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Virginia


Will the Real Battleground States Please Stand Up?

An analysis of major media outlets' election projection maps finds few can agree on a definitive list of toss-up states in the 2012 presidential race.

Tim Kaine's Ball and Chain: His DNC Past

Only one party chair has successfully entered or reentered political office by winning a U.S. Senate seat in the last 100 years.

Will Any Century-Long Streaks End in 2012 U.S. Senate Races?

More than a dozen states have never popularly elected a GOP Senator while voting for a Democratic presidential nominee in the same cycle; will any break with tradition in 2012?

Tim Kaine in 2012 and Virginia's (Sometimes Sticky) New Revolving Door from Richmond to D.C.

Kaine campaign would mean seven of the last 10 Virginia ex-governors launched U.S. Senate bids, including each of the last five

Rehberg Would Make GOP History by Defeating Tester in MT US Senate Race

Sitting at-large representatives have unseated U.S Senators just 17 percent of the time over the last 100 years - a feat never accomplished by a Republican

Which States Host the Most Competitive Gubernatorial Elections?

New Mexico, Alaska, and Indiana have provided the tightest gubernatorial races in the nation since 1900; over the last three decades: Mississippi, Illinois, and Virginia

The Great Divide: Birth States of U.S. Supreme Court Justices

Only 11 of 111 justices have been born in the 24 states west of the Mississippi River; just 25 percent over the last 50 years

Which States Have the Most Living Ex-Governors?

250 ex-governors are still living in the United States; New Jersey has five times more living former governors (10) than Connecticut and Wyoming (2)

What Do the New Jersey and Virginia Gubernatorial Elections Mean? (And Are They Predictors of Midterms?)

The two states have voted in tandum during the last five gubernatorial elections dating back to 1989 - and always electing the party which is not in control of the White House

Which States Do Presidents Come From? (Not Minnesota, Yet)

Ohio leads the way with seven presidents; New York has six

Live Blog: Virignia Primary

5:38 p.m. Polls close at 6 p.m. CST for the Virginia primary. On the Democratic side, 83 of the state's 101 delegates to the DNC are tied to today's primary. For the Republicans, 60 of Virginia's 63 delegates to the GOP convention are tied to today's primary. 6:00 p.m. NBC...

McCain Continues To Pose Biggest Threat to Dems in Battleground States

John McCain, long ago the frontrunner for the Republican nomination, has been polling a distant fourth in national surveys in recent weeks (behind Rudy Giuliani, Mitt Romney, and Fred Thompson), and even polled in fifth place behind Mike Huckabee in the latest Rasmussen poll. Despite these lagging numbers, John McCain...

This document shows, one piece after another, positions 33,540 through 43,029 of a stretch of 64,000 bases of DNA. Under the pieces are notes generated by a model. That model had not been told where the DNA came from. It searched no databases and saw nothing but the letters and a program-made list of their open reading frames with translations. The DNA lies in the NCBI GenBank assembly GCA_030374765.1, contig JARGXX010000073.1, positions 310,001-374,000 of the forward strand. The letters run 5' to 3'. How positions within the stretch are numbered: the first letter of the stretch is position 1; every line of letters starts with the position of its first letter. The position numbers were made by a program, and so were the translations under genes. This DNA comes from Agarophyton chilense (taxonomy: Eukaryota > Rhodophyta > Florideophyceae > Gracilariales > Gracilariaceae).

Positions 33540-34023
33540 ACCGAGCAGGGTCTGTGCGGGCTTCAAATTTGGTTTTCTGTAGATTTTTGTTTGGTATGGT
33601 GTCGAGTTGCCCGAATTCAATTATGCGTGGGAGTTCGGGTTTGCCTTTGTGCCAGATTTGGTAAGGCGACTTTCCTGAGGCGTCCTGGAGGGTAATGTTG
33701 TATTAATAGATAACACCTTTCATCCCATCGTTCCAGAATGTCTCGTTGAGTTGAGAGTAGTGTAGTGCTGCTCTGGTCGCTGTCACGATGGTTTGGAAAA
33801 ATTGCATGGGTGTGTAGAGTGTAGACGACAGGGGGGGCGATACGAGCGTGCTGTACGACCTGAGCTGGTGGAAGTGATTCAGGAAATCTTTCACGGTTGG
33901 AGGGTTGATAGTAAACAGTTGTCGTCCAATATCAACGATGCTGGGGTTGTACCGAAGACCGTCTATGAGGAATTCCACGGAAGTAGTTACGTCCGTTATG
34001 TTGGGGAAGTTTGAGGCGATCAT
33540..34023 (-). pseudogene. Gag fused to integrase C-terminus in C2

Political Crumbs

73 Months and Counting

January's preliminary Bureau of Labor Statistics numbers show Minnesota's unemployment rate of 3.7 percent was once again lower than Wisconsin's 5.0 percent. That marks the 73rd consecutive month in which Minnesota has boasted a lower jobless rate than its neighbor to the east dating back to January 2009 including each of the last 67 months by at least one point. The Gopher State has now edged Wisconsin in the employment border battle for 204 of the last 216 months dating back to February 1997. Wisconsin only managed a lower unemployment rate than Minnesota for the 12 months of 2008 during this 18-year span.


Two Dakotas, One Voice?

For each of the last 24 presidential elections since 1920, North and South Dakota have voted in unison - casting their ballots for the same nominee. For 21 of these cycles (including each of the last 12 since 1968) Republicans carried the Dakotas with just three cycles going to the Democrats (1932, 1936, and 1964). This streak stands in contrast to the first few decades after statehood when North and South Dakota supported different nominees in four of the first seven cycles. North Dakota narrowly backed Populist James Weaver in 1892 while South Dakota voted for incumbent Republican Benjamin Harrison. In 1896, it was North Dakota backing GOPer William McKinley while South Dakota supported Democrat William Jennings Bryan by less than 200 votes. North Dakota voted Democratic in 1912 and 1916 supporting Woodrow Wilson while South Dakota cast its Electoral College votes for Progressive Teddy Roosevelt and Republican Charles Hughes respectively.


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